Day trip to Bath – a bustling city full of character

Looking for a weekend break away, we looked no further than Bath – a mere 1.5 hrs away by train from London. While the city has plenty of luxury and pampering-as-a-service on offer, we were lured by the countless fresh, homely cafes, tea houses.

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Bath looked visually stunning with its beautiful Georgian townhouses and we particularly loved the creamy orange bath stone – much of it from mines in the 1700’s. The city was easily walk-able from one end to the other and full of life. Here’s what we got up to in one day.

8:30 – Train from Paddington (armed with croissant and something a little more substantial for Sharon)

10:05 – Thermae Bath Spa

A visit to to the baths fueled by area’s natural geothermal springs was highly relaxing and surprisingly very warm! (Who knew that temperatures of 31 degrees were possible in UK!). We found the baths modern and in general very clean and organised. On the roof, there is a pool with excellent views of the city and its undulating hills. Be warned though – the Baths get very busy. A queue had started to form when we arrived and by the time we left, they had stretched long across the street.
Price: Two hours access to baths and steam room £38 pp (includes towels, slippers and use of showers)

1:30 – Wild cafe

A lovely cafe serving homely and freshly cooked food right in front of your eyes. We had a very tasty roasted garlic soup and falafel burger.
This was especially welcome as wading in warm baths for 2 hours is exceptionally tiring!.

2:30 – 6:00 – Exploring the city

There are many independent shops here each selling their own crafts.  The main farmer’s market in Green Park stn was closed, but the other stalls were open. There was an extensive selection of antique cutlery and crockery which tempted us hugely. Cast iron pans, while used, looked very sturdy, in great condition and were offered from £12. I think we would have bought one if we didn’t have to lug it back home.

Bath streets and shop fronts

6:00 – Dinner at Bistrot Pierre
A classic french bistrot selling decent value for money fare. The pre-theatre menu was two courses for £14.95 and was more food than we could eat – portions were big.

7:40 – Train home and a thoroughly enjoyable day. We will be back!

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Everyone needs to come here..right now!

Some of the fondest memories I’ve had have been out camping in the open. Far away from civilisation, we would venture out, get ridiculously wet and muddy and return to an air-chilled sleeping bag.. This, I thought was what made camping fun..until I realised that you could do the adventurous parts and still return to a warm shower, a fireplace and a sofa. From that point I had found a new way of loving the outdoors. Glamping is ..awesome!

Tucked away on ledge beside a hill lay a charming wooden yurt. Inside was beautifully decorated and looked far more cosy than my own home!

Looking out across the landscape gave us a magnificent view of the countryside. Not a single car engine, nor aeroplane. Just the rustling of leaves and chirps of birds. We were particularly lucky to arrive on this day, because the weather was clear and meant we had an incredible night sky full of stars (casseoipeia, ursa minor, corona borealis to name a few). I don’t think we had seen this many stars before. Truly magical.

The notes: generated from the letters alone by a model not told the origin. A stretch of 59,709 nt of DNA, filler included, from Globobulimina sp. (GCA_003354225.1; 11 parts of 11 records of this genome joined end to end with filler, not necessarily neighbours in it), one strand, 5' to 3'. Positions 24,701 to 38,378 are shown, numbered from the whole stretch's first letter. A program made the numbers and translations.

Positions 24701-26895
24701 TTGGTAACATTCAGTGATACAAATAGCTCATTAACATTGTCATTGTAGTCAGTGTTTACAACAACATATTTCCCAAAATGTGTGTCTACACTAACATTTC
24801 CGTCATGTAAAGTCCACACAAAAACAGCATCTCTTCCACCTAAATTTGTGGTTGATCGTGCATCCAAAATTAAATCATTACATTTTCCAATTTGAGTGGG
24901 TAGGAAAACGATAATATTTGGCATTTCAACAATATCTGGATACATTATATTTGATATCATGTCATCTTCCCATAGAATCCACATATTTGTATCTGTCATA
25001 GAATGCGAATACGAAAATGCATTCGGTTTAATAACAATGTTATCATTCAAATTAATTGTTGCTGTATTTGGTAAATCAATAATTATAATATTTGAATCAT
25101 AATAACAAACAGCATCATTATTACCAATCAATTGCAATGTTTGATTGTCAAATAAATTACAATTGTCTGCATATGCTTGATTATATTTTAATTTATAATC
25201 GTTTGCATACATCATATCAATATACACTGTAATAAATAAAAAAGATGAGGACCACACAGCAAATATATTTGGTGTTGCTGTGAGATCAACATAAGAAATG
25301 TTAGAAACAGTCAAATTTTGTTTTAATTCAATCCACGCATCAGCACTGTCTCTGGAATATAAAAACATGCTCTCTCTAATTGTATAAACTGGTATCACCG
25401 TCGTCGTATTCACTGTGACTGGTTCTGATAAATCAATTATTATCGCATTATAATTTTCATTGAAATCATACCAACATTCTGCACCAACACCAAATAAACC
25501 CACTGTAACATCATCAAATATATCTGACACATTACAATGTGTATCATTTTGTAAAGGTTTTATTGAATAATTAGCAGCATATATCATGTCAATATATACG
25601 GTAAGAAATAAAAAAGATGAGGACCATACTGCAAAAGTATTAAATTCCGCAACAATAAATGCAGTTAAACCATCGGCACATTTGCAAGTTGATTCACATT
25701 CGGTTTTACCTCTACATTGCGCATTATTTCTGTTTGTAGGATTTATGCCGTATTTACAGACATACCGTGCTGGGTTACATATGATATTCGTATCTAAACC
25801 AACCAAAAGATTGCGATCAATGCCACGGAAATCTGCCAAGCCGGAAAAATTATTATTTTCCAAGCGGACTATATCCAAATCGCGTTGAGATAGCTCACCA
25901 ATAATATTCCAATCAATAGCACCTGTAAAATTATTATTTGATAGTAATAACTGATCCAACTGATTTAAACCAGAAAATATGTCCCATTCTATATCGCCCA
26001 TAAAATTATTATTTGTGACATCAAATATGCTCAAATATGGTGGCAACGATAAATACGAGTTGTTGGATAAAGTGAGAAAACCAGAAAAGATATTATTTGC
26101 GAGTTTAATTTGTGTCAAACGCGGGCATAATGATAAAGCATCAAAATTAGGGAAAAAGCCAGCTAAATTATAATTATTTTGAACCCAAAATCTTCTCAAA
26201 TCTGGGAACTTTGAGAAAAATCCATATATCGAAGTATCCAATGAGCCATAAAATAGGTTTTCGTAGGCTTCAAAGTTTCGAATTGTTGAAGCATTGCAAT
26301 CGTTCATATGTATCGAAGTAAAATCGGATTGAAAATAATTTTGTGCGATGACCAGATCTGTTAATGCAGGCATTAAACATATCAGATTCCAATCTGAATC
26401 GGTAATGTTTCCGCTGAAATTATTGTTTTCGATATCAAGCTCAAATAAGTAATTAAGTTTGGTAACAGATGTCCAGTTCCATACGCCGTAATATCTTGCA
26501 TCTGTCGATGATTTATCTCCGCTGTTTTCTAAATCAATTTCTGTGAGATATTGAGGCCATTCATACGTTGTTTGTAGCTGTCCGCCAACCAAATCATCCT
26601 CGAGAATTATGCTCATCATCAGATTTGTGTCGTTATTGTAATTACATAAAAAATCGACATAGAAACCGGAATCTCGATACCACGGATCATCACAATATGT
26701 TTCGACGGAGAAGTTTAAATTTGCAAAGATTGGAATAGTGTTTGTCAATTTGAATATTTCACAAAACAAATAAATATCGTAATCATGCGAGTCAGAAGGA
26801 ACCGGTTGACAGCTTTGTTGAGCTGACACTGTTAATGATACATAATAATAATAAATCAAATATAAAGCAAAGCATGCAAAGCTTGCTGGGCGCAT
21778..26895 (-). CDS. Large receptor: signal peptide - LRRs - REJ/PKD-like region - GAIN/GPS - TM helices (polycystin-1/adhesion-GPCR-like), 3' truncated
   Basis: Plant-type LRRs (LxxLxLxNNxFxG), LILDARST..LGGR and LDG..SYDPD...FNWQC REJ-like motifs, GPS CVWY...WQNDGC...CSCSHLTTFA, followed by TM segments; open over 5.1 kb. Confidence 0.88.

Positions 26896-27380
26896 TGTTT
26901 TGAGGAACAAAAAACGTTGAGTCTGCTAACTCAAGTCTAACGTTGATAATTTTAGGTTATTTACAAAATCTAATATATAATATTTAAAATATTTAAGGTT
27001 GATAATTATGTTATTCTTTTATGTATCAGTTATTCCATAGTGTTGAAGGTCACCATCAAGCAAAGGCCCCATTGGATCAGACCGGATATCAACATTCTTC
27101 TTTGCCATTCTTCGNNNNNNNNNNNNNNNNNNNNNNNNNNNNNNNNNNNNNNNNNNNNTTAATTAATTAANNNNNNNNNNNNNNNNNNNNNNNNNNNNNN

On the following morning, we took the opportunity to take the short hike (but surprisingly difficult as I reluctantly concluded) across the fields to Sandford, where we rewarded ourselves with a very fulfilling Sunday roast. Afterwards we found ourselves slumped on the sofa, having fallen asleep in exhaustion and a full tummy.

In the evenings, we played scrabble to our hearts content (possibly using made-up words) and cooked up hearty meals, which were very satisfying. And of course..s’mores. Guess which plate is Sharon’s.

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At £150 a night, it is certainly not the cheap camping holiday option, but we found the experience  a great getaway and one to help unwind. Credits to the owners Alison for the amazing vision in building this retreat.

Easter weekend in Rye, Sussex

While it was pouring rain in London, we escaped to Rye, a small medieval town about an hour from London. It was a small town with a cobbled stone main street, known as the Mermaid Street. It’s beautiful, if you capture it at the right time, right season, right lighting and with professional photography. Of course, our photography skills were limited:

Rye Sussex Mermaid Street

and stumbling upon the Purdie Gallery, which showcased some impressive landscape photography to prove us that much!

No English village break is complete without some cycling. We rented a bike from Rye Hire and despite the maps given to us, we managed to detour onto a grass route along the canal. If you’ve never cycled on grass, know that every turn is a work out for your quad muscles. I had to get off and push my bike many times. Imagine my relief we when we finally reached paved road and cycled all the way around the Rye Harbour Nature Reserve. It was pretty easygoing then – smooth tarmac, blue skies, wind blowing in our faces.

Cycling Rye Harbour

We replenished our energy with a cream tea at The Cobbles Tea Room, based out of a cute cottage built in 1826. All cakes and tea served on beautiful crockery.

The Cobbles Tea Room Rye Sussex

The best thing about Rye was all the antique shops that lined the streets. It is definitely one of the places with the most antique shops per square mile. You will find everything from antique jewellery to silver cutlery to upcycled furniture. Being the indecisive shopper that I am, we spent ages examining and debating about whether to purchase this or that. I finally left town with some silver plated cutlery, a Scandi style rug, and no jewellery. If there’s one thing I’ve learned about antique jewellery, it is certainly one of a kind and you would be hard pressed to find the exact same piece which fits you.